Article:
*Steven Greenhut co-authored this R Sheet.
In the coming decades, water scarcity will be a major challenge for the western United States. However, the current restriction of water only to “beneficial uses” exacerbates the problem. However, water markets can do much to help cope with these challenges.
Markets promote frugality. When water is scarce, users must reduce waste, make do with less and find substitutes. The price of water serves as a signal to users about its scarcity. However, when water prices are kept artificially low—as is often the case—people act as if it is plentiful and are less likely to conserve. By contrast, higher prices create incentives for individuals and businesses to find more efficient ways to meet their water needs.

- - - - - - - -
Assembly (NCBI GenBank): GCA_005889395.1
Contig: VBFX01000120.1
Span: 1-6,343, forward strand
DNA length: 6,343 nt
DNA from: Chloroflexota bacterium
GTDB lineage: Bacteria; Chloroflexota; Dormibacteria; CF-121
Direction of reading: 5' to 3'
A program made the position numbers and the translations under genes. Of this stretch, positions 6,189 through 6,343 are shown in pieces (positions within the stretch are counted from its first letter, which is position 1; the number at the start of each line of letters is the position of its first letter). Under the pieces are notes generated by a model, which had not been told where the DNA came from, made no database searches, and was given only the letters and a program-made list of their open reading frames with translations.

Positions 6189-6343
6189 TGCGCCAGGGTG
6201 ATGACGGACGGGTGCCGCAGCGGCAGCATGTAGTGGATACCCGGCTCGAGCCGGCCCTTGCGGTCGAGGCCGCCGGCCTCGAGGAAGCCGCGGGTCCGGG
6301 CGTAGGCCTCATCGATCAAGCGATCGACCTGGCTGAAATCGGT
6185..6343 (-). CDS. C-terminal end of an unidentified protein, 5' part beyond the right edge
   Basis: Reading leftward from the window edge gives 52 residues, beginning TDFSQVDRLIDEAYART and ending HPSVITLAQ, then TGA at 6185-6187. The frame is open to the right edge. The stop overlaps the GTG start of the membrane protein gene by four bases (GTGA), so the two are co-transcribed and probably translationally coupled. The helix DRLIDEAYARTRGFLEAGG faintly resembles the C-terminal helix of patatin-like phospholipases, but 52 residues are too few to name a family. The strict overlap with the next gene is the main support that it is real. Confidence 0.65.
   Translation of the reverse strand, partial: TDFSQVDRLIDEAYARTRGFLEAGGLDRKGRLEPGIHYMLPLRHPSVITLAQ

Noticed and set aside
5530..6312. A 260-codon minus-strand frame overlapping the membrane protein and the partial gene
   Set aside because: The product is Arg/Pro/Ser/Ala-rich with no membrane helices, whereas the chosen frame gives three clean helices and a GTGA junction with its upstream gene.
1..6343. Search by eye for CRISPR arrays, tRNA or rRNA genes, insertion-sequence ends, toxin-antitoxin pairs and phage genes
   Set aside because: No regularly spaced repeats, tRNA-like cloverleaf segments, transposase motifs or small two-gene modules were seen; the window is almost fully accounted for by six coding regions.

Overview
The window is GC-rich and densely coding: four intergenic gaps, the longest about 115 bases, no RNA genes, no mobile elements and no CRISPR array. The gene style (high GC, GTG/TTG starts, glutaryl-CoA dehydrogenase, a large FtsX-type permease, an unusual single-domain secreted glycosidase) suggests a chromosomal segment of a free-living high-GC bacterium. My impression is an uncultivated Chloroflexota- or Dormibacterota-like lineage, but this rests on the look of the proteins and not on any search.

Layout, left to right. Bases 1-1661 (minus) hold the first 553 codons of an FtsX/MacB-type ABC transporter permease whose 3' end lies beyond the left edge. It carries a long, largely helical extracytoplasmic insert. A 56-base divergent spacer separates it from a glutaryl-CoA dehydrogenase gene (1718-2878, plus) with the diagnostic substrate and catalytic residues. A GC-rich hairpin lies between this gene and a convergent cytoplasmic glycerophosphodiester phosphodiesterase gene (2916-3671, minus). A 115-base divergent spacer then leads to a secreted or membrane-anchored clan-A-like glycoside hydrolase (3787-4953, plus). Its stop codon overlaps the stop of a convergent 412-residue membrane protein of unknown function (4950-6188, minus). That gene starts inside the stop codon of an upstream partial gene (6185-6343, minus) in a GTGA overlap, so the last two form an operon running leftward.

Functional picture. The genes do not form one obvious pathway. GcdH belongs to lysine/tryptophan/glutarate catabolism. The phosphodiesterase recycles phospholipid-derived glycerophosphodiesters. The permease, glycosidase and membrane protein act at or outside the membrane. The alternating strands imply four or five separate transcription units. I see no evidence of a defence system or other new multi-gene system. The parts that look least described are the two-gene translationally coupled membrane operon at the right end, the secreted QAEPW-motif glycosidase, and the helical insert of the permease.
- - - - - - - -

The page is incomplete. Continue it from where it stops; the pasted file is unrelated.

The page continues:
The ability to sell “saved” water also provides a substantial incentive to use water more efficiently. When every unused gallon represents a potential profit opportunity, the incentive to find new ways to conserve water increases dramatically. Finally, water storage can be used as insurance to protect against extended dry periods.
Download the R Sheet at the top of this page or read the full policy paper here.